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"House prices in London's swankiest districts are clocking up a rise of £27 every hour of the day and night. It sounds like a statistic from the dizzy days before the Great Recession, when ostentatious consumption was in, 'banker' had yet to become a dirty word, and the capital prided itself on providing a haven for the world's super-rich," write Heather Stewart, Katie Allen and Nigel Bunyan. "But it's the story today in the prime postcodes, which are basking in a spring recovery yet to be felt in the rest of Britain."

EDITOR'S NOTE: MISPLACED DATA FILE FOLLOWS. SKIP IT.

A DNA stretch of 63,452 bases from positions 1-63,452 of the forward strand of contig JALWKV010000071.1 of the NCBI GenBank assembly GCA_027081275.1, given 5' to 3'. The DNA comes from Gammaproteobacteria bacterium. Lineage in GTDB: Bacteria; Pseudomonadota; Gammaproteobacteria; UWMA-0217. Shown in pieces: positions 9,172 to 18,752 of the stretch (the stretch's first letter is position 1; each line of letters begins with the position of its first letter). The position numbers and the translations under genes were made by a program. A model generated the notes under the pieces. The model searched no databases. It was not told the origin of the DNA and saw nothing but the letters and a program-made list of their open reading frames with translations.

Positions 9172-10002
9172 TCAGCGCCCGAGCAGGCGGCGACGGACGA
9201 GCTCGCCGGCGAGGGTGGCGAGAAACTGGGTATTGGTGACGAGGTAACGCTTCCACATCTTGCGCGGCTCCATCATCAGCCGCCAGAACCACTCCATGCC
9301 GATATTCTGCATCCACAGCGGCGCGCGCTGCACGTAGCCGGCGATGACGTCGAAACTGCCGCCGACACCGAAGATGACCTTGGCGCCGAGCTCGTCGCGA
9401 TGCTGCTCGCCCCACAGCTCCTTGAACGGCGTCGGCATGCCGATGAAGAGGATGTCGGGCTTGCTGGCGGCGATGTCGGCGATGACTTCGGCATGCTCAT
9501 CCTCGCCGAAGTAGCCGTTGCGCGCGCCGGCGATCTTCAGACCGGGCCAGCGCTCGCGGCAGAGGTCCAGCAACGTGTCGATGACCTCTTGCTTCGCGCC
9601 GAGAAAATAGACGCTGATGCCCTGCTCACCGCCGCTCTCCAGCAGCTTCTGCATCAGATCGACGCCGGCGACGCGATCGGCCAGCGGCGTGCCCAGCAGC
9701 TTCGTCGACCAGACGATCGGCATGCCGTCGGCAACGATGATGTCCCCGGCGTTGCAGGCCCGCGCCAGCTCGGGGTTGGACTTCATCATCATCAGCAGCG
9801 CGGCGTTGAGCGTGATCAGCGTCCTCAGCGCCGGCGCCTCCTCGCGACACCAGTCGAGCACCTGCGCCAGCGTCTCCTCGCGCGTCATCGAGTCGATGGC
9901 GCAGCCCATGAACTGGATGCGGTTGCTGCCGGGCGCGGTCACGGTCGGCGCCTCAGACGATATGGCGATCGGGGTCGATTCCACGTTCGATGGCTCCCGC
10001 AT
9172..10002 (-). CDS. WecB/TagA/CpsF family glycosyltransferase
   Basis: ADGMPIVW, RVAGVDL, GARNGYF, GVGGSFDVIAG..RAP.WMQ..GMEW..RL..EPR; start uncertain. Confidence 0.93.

"But if London begins to pull yet further away from the rest of the UK as recovery takes root, resentment may grow that the crucible of the financial crisis which plunged the economy into the deepest recession in a generation is – yet again – taking the lion's share of the benefits of growth," the authors assert.
"We're seeing a fragmentation of the social settlement," says Professor Karel Williams, from the Centre for Research and Socio-Economic Change. "This country is a pleasant, prosperous place for some social groups, but it's a depressed hole of shuttered shops for others. What we're heading for is a two-speed UK."